Traverse City Record-Eagle

January 11, 2014

Sidewalk snow attacked from 2 sides

Traverse City Record-Eagle

---- — TRAVERSE CITY — Bill Clark rises at 5 a.m. some weekday mornings and uses a small push plow to clear snow and create a path from his home to his children’s classes at Glenn Loomis Elementary School.

Clark lives on 12th Street in Traverse City and said his early start may be a bit unusual, though his actions aren’t out of the ordinary. He knows at least four other fathers who carry shovels as they walk their children to school, and other city residents who do the same.

And Clark notices almost all of his neighbors along his route clear their own walks these days, up from about half that number last year.

“The last two years we had a lot of thaws and I think people sort of backed off, let the city handle it,” Clark said. “Now we realize it’s everybody’s responsibility, and we are doing it together.”

A week of snow leading up to Thanksgiving caught city officials and many residents off-guard and prompted complaints about snow-laden sidewalks in both residential and downtown commercial areas.

City commissioners and some residents initially criticized city employees’ walk-clearing efforts, but now they’re generally tossing out compliments after a month of nearly constant snow and deep-freeze temperatures.

“We are happy that the city seems to be making an effort,” said Ben Hansen, who lives on State Street and frequently walks around town. He city officials for tweaking their sidewalk priorities and focusing on clearing walks on the busiest streets, such as East Front and Garfield streets.

“If you have to walk in the street you don’t want to walk in those streets, they’re dangerous,” Hansen said.

Hansen also took some time to clear up a misconception that plowing sidewalks is a recent city service. A long-time city resident told him in the 1930s the city used a horse-drawn plow to clear sidewalks. Hansen dug up old Record-Eagle editorials and articles from 1947, 1958, and 1963 that confirmed that contention, along with the city’s continuing efforts to clear sidewalks in those decades and residents’ propensity to complain when it wasn’t done.

But city rules put the onus on property owners to clear their sidewalks of snow and ice.

City Commissioner Gary Howe also carries a shovel on his walks. Howe said he focuses on clearing ridges left at intersections by sidewalk blowers or plow trucks around his neighborhood and along Eighth and Rose streets.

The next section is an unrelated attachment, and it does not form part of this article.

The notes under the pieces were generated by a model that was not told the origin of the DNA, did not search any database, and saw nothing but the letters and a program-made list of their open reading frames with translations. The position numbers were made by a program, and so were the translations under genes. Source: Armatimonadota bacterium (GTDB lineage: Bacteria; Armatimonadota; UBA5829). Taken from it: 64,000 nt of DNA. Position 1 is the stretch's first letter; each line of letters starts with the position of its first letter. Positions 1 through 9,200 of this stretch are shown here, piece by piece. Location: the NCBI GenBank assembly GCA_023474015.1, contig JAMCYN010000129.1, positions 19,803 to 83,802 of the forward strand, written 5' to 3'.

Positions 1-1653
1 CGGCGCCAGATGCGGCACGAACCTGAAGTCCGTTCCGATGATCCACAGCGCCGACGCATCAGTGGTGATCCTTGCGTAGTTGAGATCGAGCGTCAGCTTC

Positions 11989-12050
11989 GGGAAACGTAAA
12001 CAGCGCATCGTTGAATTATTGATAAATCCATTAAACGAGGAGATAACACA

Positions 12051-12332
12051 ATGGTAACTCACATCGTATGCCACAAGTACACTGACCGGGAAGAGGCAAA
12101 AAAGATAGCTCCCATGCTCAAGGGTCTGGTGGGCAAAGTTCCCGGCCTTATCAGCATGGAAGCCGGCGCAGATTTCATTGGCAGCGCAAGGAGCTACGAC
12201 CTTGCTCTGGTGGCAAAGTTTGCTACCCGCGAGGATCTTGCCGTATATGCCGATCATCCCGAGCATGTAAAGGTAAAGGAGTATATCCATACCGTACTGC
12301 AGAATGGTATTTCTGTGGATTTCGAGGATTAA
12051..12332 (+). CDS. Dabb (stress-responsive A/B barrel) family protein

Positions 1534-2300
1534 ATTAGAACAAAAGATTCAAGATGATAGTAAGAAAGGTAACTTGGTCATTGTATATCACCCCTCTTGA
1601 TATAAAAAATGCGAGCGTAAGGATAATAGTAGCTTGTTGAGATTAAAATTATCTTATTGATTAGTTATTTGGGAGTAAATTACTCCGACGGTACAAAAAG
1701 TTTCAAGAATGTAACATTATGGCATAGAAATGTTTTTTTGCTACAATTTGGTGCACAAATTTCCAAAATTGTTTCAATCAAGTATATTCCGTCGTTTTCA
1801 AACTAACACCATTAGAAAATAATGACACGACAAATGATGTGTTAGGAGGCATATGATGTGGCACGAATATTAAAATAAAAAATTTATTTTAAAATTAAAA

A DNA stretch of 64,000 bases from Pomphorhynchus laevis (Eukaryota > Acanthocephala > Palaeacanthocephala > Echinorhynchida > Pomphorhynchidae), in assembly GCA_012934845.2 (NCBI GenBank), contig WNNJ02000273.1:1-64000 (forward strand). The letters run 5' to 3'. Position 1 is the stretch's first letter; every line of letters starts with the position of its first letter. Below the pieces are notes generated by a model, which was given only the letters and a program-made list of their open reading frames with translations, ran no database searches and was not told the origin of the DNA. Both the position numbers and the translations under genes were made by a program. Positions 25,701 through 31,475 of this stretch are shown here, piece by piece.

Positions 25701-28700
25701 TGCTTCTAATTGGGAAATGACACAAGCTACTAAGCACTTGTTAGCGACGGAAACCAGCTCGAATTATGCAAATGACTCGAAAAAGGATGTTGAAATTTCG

“In general, I think the city has really responded well,” Howe said. “It’s been a noticeable difference, and actually its been kind of nice, because anecdotally I’ve seen a lot of people out clearing walks. I’m not alone.”

Residents appear mostly upbeat about the residential efforts, but downtown merchants receive a mixed review from some. A recent review of downtown streets shows a range of effort along the commercial strip: some shopkeepers ignore the public walk outside their businesses, while others scrape snow and ice down to the concrete.

Grace Joppich uses a walker to get around and said she made one trip downtown before Christmas. At that time most of the walks were slushy but passable, she said. She wouldn’t want to venture downtown now on rock-solid snow that covers most downtown walks.

“The hard-pack is worse than soft snow and slush; it’s like bumpy ice,” she said.

Resident and former city Commissioner Ann Rogers said downtown businesses are doing a better job with sidewalks, but some appear to ignore the city ordinance that requires them to clear the walk outside their establishments.

“There is improvement, but I’d like it to be more,” Rogers said. “I’m looking for a commitment that allows people to go for a whole block without looking down at their feet.”

Phil Anderson, owner of Diversions Hats on Front Street, said it’s important for everyone to stay on top of snow-clearing chores in such a wintry season -- and to have the right equipment for the job. Anderson has a large metal shovel and an ice scraper to clear his walks down to the concrete.

“Customers care, and when we are doing it people always express their appreciation,” Anderson said. “Some businesses don’t seem to make much effort at all. People notice it.”